- Cogta Minister Nkosazana Dlamini Zuma roundly failed to convince the Supreme Court of Appeal that a pandemic-linked attempt to stop people smoking had made any sense.
- Dlamini Zuma and President Cyril Ramaphosa on Tuesday won only costs against them in their effort to overturn an earlier high court victory for British American Tobacco on the lockdown cigarette ban.
- The court found "constitutionally perverse" the minister's argument that expensive black market cigarettes had been a good thing.
- The education approach used around other behaviour – such as sharing spoons at funerals – could have worked, the court said.
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Co-operative governance minister Nkosazana Dlamini Zuma turned to a "constitutionally perverse" argument in an effort to justify an unsound ban on cigarettes during parts of South Africa's Covid-19 lockdown, the Supreme Court of Appeal (SCA) has ruled.
And she did not seem to understand that smoking has long-term effects, or that she could have used the same approach as she did to funeral spoons if she wanted people to stop sharing cigarettes.
The SCA on Tuesday published its ruling dismissing Dlamini Zuma and President Cyril Ramaphosa's effort to reverse a high court decision that the cigarette ban had been unlawful.
That ban, the government side contended, had not only been legal but also effective in reducing the harm from Covid-19.
Instead, the government lost with costs at the SCA, and also had retroactive costs awarded against it for the high court matter too, down to the expenses of the expert witness that had testified for a group led by British American Tobacco South Africa.
While the ban on cigarettes did nothing to help combat Covid-19, it really messed with some 11 million smokers, the Supreme Court said.
"They use these products for pleasure and to manage or relieve stress during their daily lives. Their inability to enjoy the daily pleasures of smoking and vaping had a negative impact on their emotional well-being and personal autonomy."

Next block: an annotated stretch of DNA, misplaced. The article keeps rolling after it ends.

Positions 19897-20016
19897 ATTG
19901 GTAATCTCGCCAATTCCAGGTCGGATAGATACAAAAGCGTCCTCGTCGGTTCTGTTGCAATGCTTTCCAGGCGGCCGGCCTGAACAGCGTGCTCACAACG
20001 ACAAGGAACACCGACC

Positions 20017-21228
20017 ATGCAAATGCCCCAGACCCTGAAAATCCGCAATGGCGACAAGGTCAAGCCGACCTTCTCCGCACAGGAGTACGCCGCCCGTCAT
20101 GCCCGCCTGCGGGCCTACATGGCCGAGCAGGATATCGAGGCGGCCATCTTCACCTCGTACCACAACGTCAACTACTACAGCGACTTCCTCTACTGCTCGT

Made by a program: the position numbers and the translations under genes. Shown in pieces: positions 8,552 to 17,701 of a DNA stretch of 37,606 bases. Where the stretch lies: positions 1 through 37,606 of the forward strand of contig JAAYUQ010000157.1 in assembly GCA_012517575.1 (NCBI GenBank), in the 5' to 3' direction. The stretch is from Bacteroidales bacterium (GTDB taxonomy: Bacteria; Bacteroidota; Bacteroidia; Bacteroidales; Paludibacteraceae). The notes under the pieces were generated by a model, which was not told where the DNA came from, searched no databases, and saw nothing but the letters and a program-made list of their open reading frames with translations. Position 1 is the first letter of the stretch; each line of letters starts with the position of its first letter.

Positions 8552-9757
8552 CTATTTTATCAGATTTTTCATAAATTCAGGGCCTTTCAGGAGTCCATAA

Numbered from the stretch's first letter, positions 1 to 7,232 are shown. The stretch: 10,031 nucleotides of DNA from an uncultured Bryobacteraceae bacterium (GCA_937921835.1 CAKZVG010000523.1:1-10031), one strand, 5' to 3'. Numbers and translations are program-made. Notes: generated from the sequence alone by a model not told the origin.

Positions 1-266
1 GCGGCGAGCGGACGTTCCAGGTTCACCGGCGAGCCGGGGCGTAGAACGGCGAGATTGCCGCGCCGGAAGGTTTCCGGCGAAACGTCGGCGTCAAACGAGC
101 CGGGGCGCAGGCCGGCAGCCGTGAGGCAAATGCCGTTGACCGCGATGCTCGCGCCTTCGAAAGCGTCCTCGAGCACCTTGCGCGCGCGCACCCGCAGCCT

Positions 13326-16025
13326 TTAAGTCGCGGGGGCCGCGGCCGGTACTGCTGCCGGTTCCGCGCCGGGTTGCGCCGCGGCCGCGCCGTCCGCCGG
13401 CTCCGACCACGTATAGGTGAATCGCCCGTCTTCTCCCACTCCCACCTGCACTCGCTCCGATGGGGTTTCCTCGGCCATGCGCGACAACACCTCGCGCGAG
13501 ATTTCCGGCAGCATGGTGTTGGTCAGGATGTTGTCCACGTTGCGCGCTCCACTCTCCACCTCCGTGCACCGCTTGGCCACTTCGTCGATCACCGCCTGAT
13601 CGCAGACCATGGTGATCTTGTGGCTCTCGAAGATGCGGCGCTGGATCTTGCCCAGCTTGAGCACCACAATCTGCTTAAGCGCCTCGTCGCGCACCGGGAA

Dlamini Zuma tried to argue that she had not banned the use of cigarettes, but only their sale. The SCA didn't bite. The minister had made it clear she had wanted to stop people from smoking, the court said, and that the sales ban was intended to stop people sharing lit cigarettes.
That made the cigarette ban a "direct limitation of the rights to dignity, and the right to bodily and psychological integrity" – which, constitutionally, put the onus on Dlamini Zuma to justify why those fundamental rights should be limited, and to show that the limitation was proportional.
This she could not do.
One of the government's worries was about people sharing lit cigarettes, but banning cigarette sales just saw most smokers turn to illegal cigarettes, the SCA said, so that was not achieved. The government could, on the other hand, have done what it did around other dangerous behaviours: told people to stop doing it.
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"The government implemented widespread education and awareness campaigns to inform people about social distancing and sanitising measures to reduce the spread of the disease. For example, the minister advised the public not to share spoons at funerals. Similar measures could have been taken in relation to the use of tobacco and vaping products."
The court also dismissed Dlamini Zuma's citation of a World Health Organisation brief on Covid-19 that recommended smokers stop smoking, saying the document did not recommend banning cigarettes.
The rest of Dlamini Zuma's arguments fared no better. She never proved that smokers would get worse cases of Covid-19, and she seemed not to understand that the health impact of smoking comes from long-term use and is not fully reversed by a temporary halt in smoking;
The court's strongest language was reserved for Dlamini Zuma's argument that up to 15% of smokers had quit during the ban because they could not afford the more expensive black market cigarettes that everyone else had turned to.
Saying the ban "was effective because most smokers would have contravened the law, but a small minority of them would not have been able to afford the prices of illicit cigarettes, is constitutionally perverse – it relies on unlawful conduct (the sale of illegal cigarettes at a premium) in order to achieve the intended outcome (a reduction in smoking)," the court said.
"This perversity is exacerbated by the fact that the state could have achieved the same outcome by imposing a temporary increase in excise duty on cigarettes, so that the price of cigarettes sold lawfully would be the same as the price of cigarettes sold unlawfully during the lockdown."
The difference, the SCA said, would have been tax revenue collected on those more expensive cigarettes – with the "additional advantage of generating funds to expand the number of ICU beds beyond the number that might have been saved by the tobacco ban."
South Africa, the SCA noted, was in the minority in banning cigarettes; only India and Botswana did the same. On the other hand, several European countries made special arrangements to keep tobacconists open, as essential retailers.